Salomonsky plans 12-story tower on Weiman’s Bakery site in Shockoe

The Weiman’s Bakery building at 127 N. 17th St. (Jonathan Spiers photo)

Once eyed as part of the baseball stadium proposal in Shockoe Bottom, the former Weiman’s Bakery property at 127 N. 17th St. is being pitched for a 12-story tower.

Developer Louis Salomonsky filed plans with the city Friday for a redevelopment of the roughly half-acre site.

Plans call for an approximately 124-foot tower with 145 apartments at the corner of 17th and East Grace Street. The building would rise beside the existing Weiman’s structure, which would be incorporated into the development.

The rest of the site would be filled with a new two-story parking deck with commercial storefronts along 17th Street. The development would include a total of 85 parking spaces.

A rendering of the development as it would appear along 17th Street. (Images courtesy of the City of Richmond)

Called the Bakery Loft Apartments, the proposal comes three years after Salomonsky had the former industrial site rezoned to TOD-1 Transit-Oriented Nodal District, a zoning classification allowing greater building heights and density in areas in the vicinity of the Pulse rapid-transit bus line.

At the time of the rezoning, Salomonsky said he was considering several options for the property, including a mixed-use development, a hotel and an outpatient facility for VCU Medical Center.

Reached Friday, he described the proposal as an apartment-hotel hybrid that could involve setting aside some units as short-term rentals.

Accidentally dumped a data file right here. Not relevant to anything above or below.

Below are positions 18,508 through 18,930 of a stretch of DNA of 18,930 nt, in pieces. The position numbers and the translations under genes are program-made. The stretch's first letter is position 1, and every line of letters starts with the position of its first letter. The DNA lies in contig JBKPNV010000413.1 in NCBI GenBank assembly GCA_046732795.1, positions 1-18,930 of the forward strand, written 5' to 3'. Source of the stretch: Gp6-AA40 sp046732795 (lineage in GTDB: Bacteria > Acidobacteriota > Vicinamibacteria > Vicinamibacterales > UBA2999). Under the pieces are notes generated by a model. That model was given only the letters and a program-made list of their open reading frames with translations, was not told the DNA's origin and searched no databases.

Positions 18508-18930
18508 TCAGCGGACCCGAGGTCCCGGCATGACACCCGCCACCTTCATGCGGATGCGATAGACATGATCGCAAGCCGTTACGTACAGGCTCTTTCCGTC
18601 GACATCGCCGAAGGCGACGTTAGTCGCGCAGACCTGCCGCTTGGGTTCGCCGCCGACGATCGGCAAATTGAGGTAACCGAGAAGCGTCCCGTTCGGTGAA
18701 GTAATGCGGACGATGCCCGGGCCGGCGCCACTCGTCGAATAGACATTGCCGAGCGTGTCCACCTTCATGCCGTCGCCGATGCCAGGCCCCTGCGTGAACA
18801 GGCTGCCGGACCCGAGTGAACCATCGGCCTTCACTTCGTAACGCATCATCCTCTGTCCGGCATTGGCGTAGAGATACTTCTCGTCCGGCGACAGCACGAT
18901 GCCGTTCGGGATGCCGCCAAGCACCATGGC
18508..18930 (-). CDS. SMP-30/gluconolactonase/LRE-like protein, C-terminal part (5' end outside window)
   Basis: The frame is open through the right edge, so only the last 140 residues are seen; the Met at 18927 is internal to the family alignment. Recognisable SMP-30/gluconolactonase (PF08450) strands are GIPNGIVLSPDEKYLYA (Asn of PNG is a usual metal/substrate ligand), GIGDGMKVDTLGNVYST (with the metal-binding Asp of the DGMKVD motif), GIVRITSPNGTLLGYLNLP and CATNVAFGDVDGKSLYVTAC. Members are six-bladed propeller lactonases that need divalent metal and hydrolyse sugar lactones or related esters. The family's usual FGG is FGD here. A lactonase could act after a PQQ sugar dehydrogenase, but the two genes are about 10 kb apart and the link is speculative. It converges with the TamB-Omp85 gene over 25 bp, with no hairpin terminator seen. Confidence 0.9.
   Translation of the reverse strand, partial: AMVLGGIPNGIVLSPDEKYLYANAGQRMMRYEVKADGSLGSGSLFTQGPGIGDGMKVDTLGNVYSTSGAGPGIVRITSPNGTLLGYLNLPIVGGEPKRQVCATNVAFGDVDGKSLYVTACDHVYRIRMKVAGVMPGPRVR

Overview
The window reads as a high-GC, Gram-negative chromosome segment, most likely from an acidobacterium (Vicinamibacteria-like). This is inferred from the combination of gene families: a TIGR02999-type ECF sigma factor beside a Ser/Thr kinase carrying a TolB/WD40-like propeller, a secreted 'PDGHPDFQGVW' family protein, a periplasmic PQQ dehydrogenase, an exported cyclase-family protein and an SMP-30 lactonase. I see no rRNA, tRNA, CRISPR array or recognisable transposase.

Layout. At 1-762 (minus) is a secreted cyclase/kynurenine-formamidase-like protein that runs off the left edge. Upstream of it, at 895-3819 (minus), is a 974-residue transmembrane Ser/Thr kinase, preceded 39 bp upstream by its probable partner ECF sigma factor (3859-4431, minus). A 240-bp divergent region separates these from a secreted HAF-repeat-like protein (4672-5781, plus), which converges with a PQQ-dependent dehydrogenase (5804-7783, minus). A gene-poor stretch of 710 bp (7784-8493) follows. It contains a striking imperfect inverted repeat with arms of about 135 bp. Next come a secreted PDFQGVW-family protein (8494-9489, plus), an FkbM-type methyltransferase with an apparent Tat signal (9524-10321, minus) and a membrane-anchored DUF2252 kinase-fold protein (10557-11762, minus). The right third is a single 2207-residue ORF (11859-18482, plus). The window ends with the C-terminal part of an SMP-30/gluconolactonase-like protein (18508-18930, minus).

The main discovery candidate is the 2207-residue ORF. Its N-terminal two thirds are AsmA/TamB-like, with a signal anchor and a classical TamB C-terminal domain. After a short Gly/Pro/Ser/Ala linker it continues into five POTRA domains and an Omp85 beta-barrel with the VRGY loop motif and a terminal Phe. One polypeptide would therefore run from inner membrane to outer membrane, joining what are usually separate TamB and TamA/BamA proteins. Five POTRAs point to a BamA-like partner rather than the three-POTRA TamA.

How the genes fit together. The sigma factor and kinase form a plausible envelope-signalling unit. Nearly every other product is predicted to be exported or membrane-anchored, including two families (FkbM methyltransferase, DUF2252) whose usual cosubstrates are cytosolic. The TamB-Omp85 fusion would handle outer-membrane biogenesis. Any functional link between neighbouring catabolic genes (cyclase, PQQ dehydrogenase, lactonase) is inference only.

Louis Salomonsky

“I’m talking with various sources about furnishing some of the upper floors to rent short-term,” Salomonsky said.

Plans filed with the city show the tower would adjoin the Weiman’s building, which would be rehabbed and converted into a two-story commons area connecting to the tower’s front lobby. A rendering shows a rooftop space on top of the Weiman’s building, and an open-air patio overlooking the street corner.

Access to the adjoining parking deck would divide the main building with a two-story commercial structure fronting 17th. Plans show a leasing office at one end and additional commercial space. A space for a sculpture, mural and plantings would be set aside next to the parking deck entrance.

The first floor of the tower would include a fitness center, and plans show a cafe above that with additional commercial space facing Grace Street.

Salomonsky’s SWA Architects is designing the project, which would be developed by Historic Housing, the Shockoe Bottom-based firm that he leads with business partner David White.

The company’s other developments in the area include a three-building mixed-use conversion along East Franklin Street, and its redevelopment of the former Philip Morris warehouse complex that includes the Overview River Side and City Side apartments, where its Main Street Realty property management arm also is based.

The Bakery Loft Apartments plan is under review by city planners. Lory Markham with Markham Planning is representing Salomonsky in the process.